- Second, National Mimosa Day was last week and we celebrated with making a fresh strawberry purée with cardamom and vanilla and pretty much enjoyed drinking Mimosas by the pitcher.
- Boston, you have a pretty good list of places to work and get a drink!
- Shiso leaves in cocktails? Here’s some tips (we talk about shiso in our garden video too!).
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- First, if you like vermouth cocktails, check out our latest recipe. You also have to like thyme too.
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- Come to NYC for the rare whiskeys, stay for the vegan BBQ at this new bar.
- Look, we’re never going to truly define what Tiki is, but I think we should at least start calling all the drinks rhum rhapsodies again.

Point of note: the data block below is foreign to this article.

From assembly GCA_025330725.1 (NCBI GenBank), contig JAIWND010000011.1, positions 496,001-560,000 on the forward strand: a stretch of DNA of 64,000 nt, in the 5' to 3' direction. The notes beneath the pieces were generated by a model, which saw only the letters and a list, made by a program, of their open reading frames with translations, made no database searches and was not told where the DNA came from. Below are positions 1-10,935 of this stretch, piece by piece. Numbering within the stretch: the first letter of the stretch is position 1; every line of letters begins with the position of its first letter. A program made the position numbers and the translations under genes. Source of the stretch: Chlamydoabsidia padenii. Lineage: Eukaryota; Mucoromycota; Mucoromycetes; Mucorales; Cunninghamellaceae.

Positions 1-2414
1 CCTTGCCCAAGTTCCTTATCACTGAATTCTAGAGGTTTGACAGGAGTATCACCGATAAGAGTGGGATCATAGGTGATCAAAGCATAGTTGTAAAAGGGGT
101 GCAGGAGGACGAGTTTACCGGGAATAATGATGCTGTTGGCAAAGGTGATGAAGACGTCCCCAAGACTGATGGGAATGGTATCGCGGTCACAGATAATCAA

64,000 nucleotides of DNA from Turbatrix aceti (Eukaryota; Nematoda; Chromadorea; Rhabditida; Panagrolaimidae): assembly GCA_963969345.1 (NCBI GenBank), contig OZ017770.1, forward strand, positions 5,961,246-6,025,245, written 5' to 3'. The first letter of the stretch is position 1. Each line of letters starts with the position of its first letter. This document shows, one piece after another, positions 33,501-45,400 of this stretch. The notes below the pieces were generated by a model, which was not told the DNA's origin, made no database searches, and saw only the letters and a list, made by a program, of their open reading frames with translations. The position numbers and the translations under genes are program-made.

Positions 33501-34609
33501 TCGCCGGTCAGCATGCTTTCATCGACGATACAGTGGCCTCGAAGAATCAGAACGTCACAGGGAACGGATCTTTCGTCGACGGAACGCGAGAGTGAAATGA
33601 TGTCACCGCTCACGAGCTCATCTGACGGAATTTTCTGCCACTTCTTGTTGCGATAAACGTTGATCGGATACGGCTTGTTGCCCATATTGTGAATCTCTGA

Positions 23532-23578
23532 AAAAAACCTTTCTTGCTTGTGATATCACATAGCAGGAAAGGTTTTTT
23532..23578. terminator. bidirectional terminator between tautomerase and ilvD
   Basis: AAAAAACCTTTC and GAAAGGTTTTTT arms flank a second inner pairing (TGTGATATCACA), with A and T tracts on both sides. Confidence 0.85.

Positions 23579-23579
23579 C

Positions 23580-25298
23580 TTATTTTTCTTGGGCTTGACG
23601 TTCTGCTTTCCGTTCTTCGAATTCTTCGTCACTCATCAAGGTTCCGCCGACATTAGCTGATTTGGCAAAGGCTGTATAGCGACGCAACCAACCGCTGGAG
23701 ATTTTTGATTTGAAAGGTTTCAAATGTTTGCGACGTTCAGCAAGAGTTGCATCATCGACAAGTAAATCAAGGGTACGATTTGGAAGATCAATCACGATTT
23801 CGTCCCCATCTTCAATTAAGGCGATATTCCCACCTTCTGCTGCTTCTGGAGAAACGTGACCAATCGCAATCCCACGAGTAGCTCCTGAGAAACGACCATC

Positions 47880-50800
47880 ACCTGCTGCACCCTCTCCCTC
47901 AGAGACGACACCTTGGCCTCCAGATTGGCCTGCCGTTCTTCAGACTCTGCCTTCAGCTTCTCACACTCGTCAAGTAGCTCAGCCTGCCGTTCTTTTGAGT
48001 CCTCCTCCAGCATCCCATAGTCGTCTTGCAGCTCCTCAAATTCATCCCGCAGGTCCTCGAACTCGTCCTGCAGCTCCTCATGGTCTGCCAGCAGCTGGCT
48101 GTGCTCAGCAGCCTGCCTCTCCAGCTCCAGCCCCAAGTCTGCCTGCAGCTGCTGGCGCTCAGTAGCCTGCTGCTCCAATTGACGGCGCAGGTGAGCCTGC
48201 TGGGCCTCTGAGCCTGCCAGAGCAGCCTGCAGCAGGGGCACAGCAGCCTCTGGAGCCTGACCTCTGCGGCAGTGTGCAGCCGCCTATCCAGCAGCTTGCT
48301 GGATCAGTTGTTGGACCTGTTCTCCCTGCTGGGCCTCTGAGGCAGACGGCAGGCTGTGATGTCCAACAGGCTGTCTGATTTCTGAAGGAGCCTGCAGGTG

- I just LOOOOOVE the illustrations in this book, almost as much as I love tequila.
- A few tips for next-level hospitality at your bar (whether you own it or just work there).
- Dave Stolte is an amazing illustrator and creator of the Home Bar Basics cocktail book. You might not know him if you’re outside of LA, but you should!
- California is taking on whiskey. Will it be good?
- Congrats to Pernod Ricard. More companies should have sustainability goals.
- And finally, fries… what you should be pairing with your champagne but haven’t tried yet.
Mom does not want a gift certificate to your favorite restaurant. Mom wants booze.